7. “What? Where?? Wait, when was this???” – Alex Len Holy hot sauce, we’ve got some Louisiana lads squaring off tonight! I shall spare everyone my 21st annual, “Why Hasn’t Louisiana Tech Retired Paul Millsap’s Jersey Number?” fuss, for now. We’ve got bigger catfish to fry tonight. This time last year, Damian Jones was holding the fort as a starting center for the defending NBA champs, as was the plan, until Boogie Cousins could get upright and healthy. A year later, the pride of Baton Rouge is back with a top line and will be front-and-center at tip off when his Atlanta Hawks face another Bayou State baller, Uncle Paulie, and his red-hot Nuggets in Denver (9 PM Eastern, Fox Sports Southeast and 92.9 FM in ATL, Altitude TV if you can get it). This time, Jones will be holding the fort until… well, we will have to wait and see, won’t we? Nobody can convince me that climate change isn’t real, because I am the last soul here on Alex Len Fan Club Island, up high on the last standing tree, clinging precariously to a coconut. The NBA’s worst offensive big man and worst offensive starter so far this season (89.3 O-Rating, 5th-lowest among all NBA’ers w/ 15+ MPG and 5+ GP; 6.0 O-Reb%, 39.2 TS%), Len will get to come sit by coach Lloyd Pierce and Cam Reddish, as the Hawks try to not waste Trae Young’s considerable energy (sole NBA player in Top-10 for PPG, APG and SPG). Jones won’t be the last player to catch flak from his new team’s fans based on his previous place of employment. Many hoped he could bring some of that Dub Magic with him, pixie-dusting it onto his new mates. Instead, his Derp Tragic play during the Hawks’ preseason rendered him gravely disappointing and downright unplayable, in the minds of many, as the regular season commenced. Still, others have noted that the fourth-year center out of Vanderbilt has less than a full season of play, just 57 regular-season and 12 playoff appearances, under his belt, a great number of them unworthy of being categorized as much more than, “appearances”. The 24-year-old is as much a developmental player as anyone on Atlanta’s roster, although the pair of championship rings he carries can obscure that fact. Jones has put up binary boxscore lines throughout his early tenure in the pros. But, to his credit, he has shown a propensity for putting the Popeyes biscuit in the basket (68.2 2FG%, 77.8% at-rim; they do still have biscuits, I am told). And during Portland’s Baze-tastic 124-113 overtime win there were times, early on, where the race to be the best Damian on the court was surprisingly close. Jones’ seven boards were a career-high, and he came dangerously close to the fifth double-digit scoring effort of his career. Atlanta (3-6) has regressed in many measures during their current three-game skid, mostly due to the absence of John The Pharmacist, but the one area where they have maintained a decided advantage is in the paint points department. Thanks largely to a more seasoned and scrutinized 24-year-old, Renaissance Man Jabari Parker (27 points, 4 blocks and 11 rebounds, 12-for-17 2FGs @ POR), Atlanta’s 52.3 per-48 paint points rank third in the NBA, their +9.9 net edge in that area behind only one of Parker’s former clubs, Giannis’ Milwaukee (+11.3). That advantageous interior gap could be as wide as Lake Pontchartrain by now, one can imagine, if Len didn’t bring the arms and hands of a Turkish wrestler to the floor with him. Jones has gone six consecutive appearances where his personal plus-minus exceeded his team’s final margin, and so coach Pierce has decided that while Jones isn’t Mister Right, he is Mister Right Now. Until the Hawks can improve on their atrocious perimeter shooting (29.0 team 3FG%, somehow not dead-last in NBA), and horrendous free throw shooting (70.2 team FT%, somehow not dead-last in NBA), finishing interior plays is the way to go. The Nuggets’ offensive efficiency (103.7 O-Rating, 23rd in NBA) has been almost as bad as Atlanta’s (102.3, 27th in NBA), but for different reasons. Their 46.7 team 2FG% is somehow not dead-last, either, despite the third-highest two-point shot frequency (68.2% of all FGAs). Coach Mike Malone’s club has been living and dying by clutch threes, winning three of their past four games by four points or less. If the Hawks’ perimeter defenders show up at critical junctures, they could be the second Atlanta team with a losing record this week to catch a happy-go-lucky, seven-win opponent off-guard. On that note... Does the Louisiana native, Millsap, even like the Aints? All indications are that Paul has been as True to Atlanta as any former Hawks star. This past summer alone, you could catch him balling at the AEBL summer league, working with his brothers to keep their Core 4 Atlanta training facility running up in Chamblee. This month, he’s been named the regional development director for southside ATL’s longtime popular local eatery, “This Is It! Southern Kitchen and BBQ.” Heck, he’s one Dimitroff call away from becoming the Falcons’ fifth punter. Sap has been very, very good for Atlanta, but he has been indispensable for Denver (7-2, tied with the Lakers for 1st in the West). Almost every SportsCenter highlight has Millsap (12.1 PPG, 96.8 FT%, 47.8 3FG%) in the background doing his quiet superhuman routine. Fending off multiple defenders for a loose ball then kicking it out to Nikola: “Jokic with the BIG 3!” Flexing old-man hops to dunk on unsuspecting bigs in the post: “What a smart inbound pass by Jamal Murray (18.8 PPG, 4.2 APG, 2.9 TOs/game), spotting the mismatch.” Stripping a ball, or blocking a shot in the restricted zone, leading to the play that gets TV announcers’ attention on the Nuggets’ transition at the other end. Millsap’s opponents have suffered a minus-11.2 FG% differential within six feet of the hoop, third-best among Western bigs defending at least five such shots per game. The Nuggets will need Millsap, in tandem with guard Gary Harris and forward Jerami Grant, to be as disruptive as possible, to allow 24 Hour Fitness at Happy Hour model Jokic (16.7 PPG, 6.0 APG, 9.3 RPG) to shine when the game matters most. Replacing Len with Jones isn’t quite as controversial a switcheroo as bait-and-switching Frank Ocean with Drake at Camp Flog Gnaw, so the reaction among the Hawks fans for this latest starter switch will be supportive but tepid. But if Jones’ incremental improvement enlivens Atlanta’s offense around Young and the awakening Kevin Huerter, and improves the league’s worst defensive rebounding unit in away games (NBA-low 66.3 D-Reb%), starts during the Hawks’ current road trip might become more of a carnival atmosphere and less of a sideshow. Throw us somethin’, Mister Jones! Let’s Go Hawks! ~lw3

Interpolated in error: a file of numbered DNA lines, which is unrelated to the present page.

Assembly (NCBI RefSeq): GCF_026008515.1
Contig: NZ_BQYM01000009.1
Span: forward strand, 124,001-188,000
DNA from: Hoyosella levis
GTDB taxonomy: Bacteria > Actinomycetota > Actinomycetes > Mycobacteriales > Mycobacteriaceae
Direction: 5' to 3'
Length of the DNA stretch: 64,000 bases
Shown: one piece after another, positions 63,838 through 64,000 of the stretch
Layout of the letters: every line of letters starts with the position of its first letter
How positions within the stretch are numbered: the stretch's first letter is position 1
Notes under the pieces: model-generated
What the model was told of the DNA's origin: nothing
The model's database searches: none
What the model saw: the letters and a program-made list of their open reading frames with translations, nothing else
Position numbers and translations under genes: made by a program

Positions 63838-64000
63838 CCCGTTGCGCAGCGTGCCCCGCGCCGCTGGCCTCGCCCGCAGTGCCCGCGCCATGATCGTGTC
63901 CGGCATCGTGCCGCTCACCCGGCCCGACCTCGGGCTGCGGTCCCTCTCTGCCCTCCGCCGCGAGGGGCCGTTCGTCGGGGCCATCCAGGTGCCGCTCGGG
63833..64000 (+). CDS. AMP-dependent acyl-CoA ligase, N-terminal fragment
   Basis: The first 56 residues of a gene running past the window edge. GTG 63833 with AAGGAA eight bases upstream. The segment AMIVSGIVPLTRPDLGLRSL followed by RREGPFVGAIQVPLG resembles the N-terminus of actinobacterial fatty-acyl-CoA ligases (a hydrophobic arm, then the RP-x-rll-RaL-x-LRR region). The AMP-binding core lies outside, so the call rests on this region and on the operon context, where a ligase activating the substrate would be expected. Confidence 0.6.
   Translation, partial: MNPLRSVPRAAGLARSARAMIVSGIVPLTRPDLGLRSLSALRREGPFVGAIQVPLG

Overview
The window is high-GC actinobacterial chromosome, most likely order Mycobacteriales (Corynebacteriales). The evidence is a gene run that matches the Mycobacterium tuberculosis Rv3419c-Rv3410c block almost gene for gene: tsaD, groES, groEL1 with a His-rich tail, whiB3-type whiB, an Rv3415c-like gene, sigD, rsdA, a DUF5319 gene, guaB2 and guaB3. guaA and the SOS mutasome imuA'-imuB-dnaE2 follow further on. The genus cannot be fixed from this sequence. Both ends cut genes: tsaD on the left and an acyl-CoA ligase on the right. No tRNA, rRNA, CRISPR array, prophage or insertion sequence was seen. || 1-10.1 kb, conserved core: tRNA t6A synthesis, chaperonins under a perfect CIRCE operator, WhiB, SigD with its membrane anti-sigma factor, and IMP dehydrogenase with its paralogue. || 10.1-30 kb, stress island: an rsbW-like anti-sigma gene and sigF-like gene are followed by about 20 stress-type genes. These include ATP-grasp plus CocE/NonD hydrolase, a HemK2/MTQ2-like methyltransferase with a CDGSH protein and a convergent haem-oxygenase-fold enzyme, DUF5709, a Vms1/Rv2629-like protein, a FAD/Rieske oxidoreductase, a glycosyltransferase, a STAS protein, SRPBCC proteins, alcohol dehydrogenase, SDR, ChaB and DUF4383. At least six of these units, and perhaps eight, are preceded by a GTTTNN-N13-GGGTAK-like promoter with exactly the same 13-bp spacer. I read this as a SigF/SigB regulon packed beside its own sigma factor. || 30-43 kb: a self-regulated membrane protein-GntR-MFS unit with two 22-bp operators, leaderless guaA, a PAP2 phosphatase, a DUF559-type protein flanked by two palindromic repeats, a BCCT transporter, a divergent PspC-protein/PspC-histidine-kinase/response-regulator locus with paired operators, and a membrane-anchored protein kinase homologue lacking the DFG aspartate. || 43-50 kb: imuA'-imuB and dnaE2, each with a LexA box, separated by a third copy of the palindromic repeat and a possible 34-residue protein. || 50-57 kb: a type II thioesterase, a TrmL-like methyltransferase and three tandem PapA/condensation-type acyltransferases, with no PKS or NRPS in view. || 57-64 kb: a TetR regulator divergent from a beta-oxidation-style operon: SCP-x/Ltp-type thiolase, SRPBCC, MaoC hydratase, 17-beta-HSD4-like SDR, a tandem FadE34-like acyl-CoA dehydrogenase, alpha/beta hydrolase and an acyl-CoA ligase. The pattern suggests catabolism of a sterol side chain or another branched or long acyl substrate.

8. Gosh, what a sticky situation! There’s no need to fear. The Fall Breakers are here! You’d have to work at Reynolds Wrap to find more silver linings than our Atlanta Hawks have been dishing out to opponents this season. Our Fine Feathered Friends have arrived in Denver, where a once-upbeat Nuggets team (9:00 PM Eastern, Fox Sports Southeast and 92.9 FM in ATL, Altitude TV in DEN) finds itself in dire need of a trust fall catcher. Memphis needed a big bounce back after debuting with a 111-83 loss at Indiana. They got one from the Hawks, and the Grizzlies are grinning at 8-5 now. One night after getting burned, 135-106 in Charlotte, the Bulls traveled to Atlanta and found their salve, a 12-point margin representing their biggest victory to date. Were it not for a road win in the ATL just over a week ago, the Knicks would be mired in a six-game skid. After dropping five of their prior six games, the Pistons stopped by The Farm to get themselves back above .500 on the season. Even the Cavs, who lost to the Hawks and later fell to 0-6, firing their coach, losing their star to injury, ran it back and were gifted a 22-point win for their first victory. Your iconic team president is feuding with your head coach? You say your champion All-Star is embroiled with one of the other ones, threatening to tear your dynasty asunder? Relax! We Got Y’all. As the autumn temperatures plummet and the leaves turn crisp, look to the Fall Breakers to help you out. A couple weeks ago, Denver could not have imagined they’d need the Hawks as a boost. These Nuggets were golden, rolling to a 9-1 record to kickstart their playoff-return campaign. They beat Golden State, and Boston, and their hated division rivals in Utah along the way. Those three wins, and four others, came without their super-soaking wing scorer, Will Barton, who went down to a hip injury after just two starts. All of Denver’s success came without free agent pickup Isaiah Thomas, and a pair of rookie additions intended to fill the crater at small forward. Through the Nuggs’ first ten games, only Milwaukee and Golden State could boast of a better Net Rating. Forget just reaching the postseason, why not dream about the conference finals? The slide started innocently enough, with a two-point defeat at Memphis. Then came a bad loss back home versus Brooklyn. The losing homestand continued with the Nuggets (9-5) dropping games versus Giannis’ Bucks and Harden’s Rockets here at Pepsi Center. So what gives? You could start with the reliance on the second-youngest roster (barely behind the Bulls) in the league right now to compete for over 80-plus games. Yes, that roster includes Uncle Paul Millsap, the soon-to-be 34-year-old former Hawk who missed much of last season, his first as a Nugget, due to injury, and I.T. (hip), who has no timetable for a return. Shortly after Millsap’s and Thomas’ birthdays this coming February, team minutes-leader and top scorer Jamal Murray (17.8 PPG) will blow out 22 candles on his cake. Both Murray (27.7 3FG%) and 24-year-old backcourt mate Gary Harris (29.4 3FG%) have been wayward with their marksmanship beyond the arc. Despite a lot of familiarity among returnees from last season, he Nuggets have nine active rotation players with only 1-4 seasons of NBA experience under their belts, and Harris is the sole player with four. After Sap, there is Miles’ brother, Mason Plumlee, who has technically been around for five seasons, and that’s it as far as experience goes. Young players tend to start out like gang-busters, but struggle with plateauing once they read the press clippings and feel they no longer have much to prove. The similarly-sized guards in Denver’s starting unit have languished on the defensive end as well, and their similarly-green backups, Monte Morris and Malik Beasley, aren’t much of an upgrade on that end of the floor, either. That leaves the fort-holding to the interior, where Uncle Paul (team-high 1.1 BPG) and the esteemed Nikola Jokic await their guards’ many blow-by opponents. Over the past nine days, Denver’s defensive rating (114.6) was worse than everyone’s in the league aside from New York (FWIW, winless Atlanta’s ranked 18th during that stretch). Whether it’s defending, passing, or making exterior shots, a lot has been left for the Nuggets’ bigs to handle. That’s especially the case for Jokic (17.5 PPG, 40.0 3FG%), who rings up more per-game assists (6.9 APG) than Murray (3.8) and Harris (2.8) combined. I’m not sure if it’s all the Coors and the Rocky Mountain Oysters available, but Jokic’s conditioning has left much to be desired. When he’s on the court, Jokic (#1 in VORP and Box Plus/Minus, as per bball-reference) is playing at MVP-quality level, displaying an improved touch with his defensive rebounding. But it has been tough to keep him running the full court for more than 30 minutes per game. When Nikola is not on the floor, the defense improves marginally but the ball movement and shot selection becomes stifling. When he is not drawing fouls and earning trips to the line, the Nuggets’ offense becomes even more of a grab bag. Layer on the notoriously thin air, and the inherent home advantage dissipates for the Nuggets versus high-tempo teams, like Bud’s Bucks and perhaps the Hawks, or squads with spread-and-pick-apart offensive schemes, like the Rockets. I’ve long been a fan of Mike Malone, the unfairly deposed former Kangz coach who freshly inked a two-year contract extension just last month. But I posit that he is among the dying breed of “Gumption” coaches in the NBA. These are the sideline taskmasters who aren’t renowned for their X’s and O’s but rely, more so, on the well-worn tactic of insisting his players just play harder, no matter the efficacy of the plays being designed and called. “Last four (games), the defense fell-off big time,” Malone explained to the Longmont Times-Call and media after the loss to Houston. “It’s one-on-one containment, the blow-bys are at epic levels right now, just the inability to guard one-on-one and then just having pick-and-roll awareness.” Hinting at the issue with Jokic and others on what should be an energetic roster, Malone added, “We have some guys that look like they are exhausted two minutes into a game.” Help isn’t coming, consistently, at the small forward spot. They started the season with Torrey Craig, a second-year pro out of South Carolina-Upstate, but he has struggled to make a mark the way he did for years in Australia’s pro league. After Denver’s loss to the Nets, Malone replaced on the top line with Juan Hernangomez (team-best 44.7 3FG%), but signs of improvement haven’t been immediate. One presumes that a triumphant return by Melo is not in the works around here. But filling the 3-spot with backup 4’s, like Hernangomez and Trey Lyles, depletes the frontline options, and makes it more important that Millsap stays fresh and out of foul trouble. With their beefy lineups, Denver has been rebounding as well as anybody (1st in D-Reb%, 2nd in O-Reb%), but it’s the frequency of taking the ball out of the net that has been troubling lately. In Denver’s last four games, Nugget foes have shot a scintillating 40.0 percent on threes (5th-highest in NBA, just behind Atlanta’s 40.1 3FG%), and 48.9 percent overall (3rd-highest in NBA). Fortunately for Nuggets fans, there are few Western Conference staffs who would be more familiar with Atlanta, even in its current incarnation. Sharing the bench with ex-Tech shooting coach Mark Price is former Hawks head coach Bob Weiss – yes, he’s still at it, at a spry 76 years of age. The video coordinator for Atlanta during the Woody-era turnaround, John Beckett serves as Denver’s player development coach. It shouldn’t take an Ivy League degree to figure out how to tackle the downtrodden Hawks (3-11). But Tommy Balcetis, the Nuggets’ analytics and team strategy director, was about to play alongside Jeremy Lin (seven points away from 5,000 for his career) with the Harvard Crimson back in the day, before having to hang it up due to a heart condition. Mason knows a little bit about Miles Plumlee, Atlanta’s backup pivot who will get even more action than normal, what with Dewayne Dedmon (out, a hopefully bouncy Baby Ded on the way) and Alex Len (questionable, sprained ankle) among the likely inactives. They don’t have the All-Defensive talents that Golden State had to fluster Trae Young (2-for-12 FGs, 9 assists and 3 steals @ GSW in Tuesday’s 110-103 defeat). But panning out an easy victory for the Nuggets tonight will require keeping Young out of the paint, having him settle for high-arching, contested shots outside the flow of Atlanta’s offense, and denying catch-and-shoot opportunities for swingmen (UPDATE: not-so-much, see next post below) Taurean Prince (4-for-7 3FGs, team-high 22 points on Tuesday), Vince Carter and Kent Bazemore. Atlanta’s woeful perimeter shot accuracy (33.8 3FG%) elevates to a modest 36.7 percent on catch-and-shoot chances, 36.9 percent on wide open shots, as per stats. The Hawks have more than their share of inexperienced talent on the floor tonight, as well. Omari Spellman will likely get the default start again, despite being unimpressive on the road lately (1-for-10 FGs past two games). A solid rebounder like Spellman, two-way contributor Alex Poythress could earn some more playing time, especially if he can mix it up inside and draw productive trips to the free throw line (46.7 FT%, no FTs in past four appearances). Only the injured Barton and Harris remain from the 2014-15 outfit coached by Hawks assistant Melvin Hunt, the last time the Nuggets had a coaching crisis. Hunt and the rest of Lloyd Pierce’s staff will try to draw production out of DeAndre’ Bembry (3 steals in under 17 minutes @ GSW) and rookie Kevin Huerter, exploiting Denver’s struggles at the wing spot. The outcome tonight may come down to Young’s and Lin’s ability to kick the ball to open shooters off dribble penetration, and the Nugget defenders’ willingness to thwart the point guards and make secondary ballhandlers beat them. Harden (2-for-10 FGs, but 11 assists @ DEN) drew plenty of attention on Tuesday, allowing Chris Paul, P.J. Tucker, and James Ennis to feast (combined 9-for-18 3FGs). It was a similar deal two nights before as Brook Lopez (8-for-13 3FGs) had himself a night while all Nugget eyes were on the Greek Freak (8 assists). After tonight’s game, the December 8 rematch in Atlanta will close out a run of nine road contests among the next 11 games in the Nuggets’ schedule. With competition in the NBA West starting to percolate, Denver is going to prefer turning the momentum around today, at home, and not weeks from now. Atlanta’s Fall Breakers are knocking at Denver’s door. Will the Nuggets be the latest team smart enough to invite them in? Let’s Go Hawks! ~lw3 View full record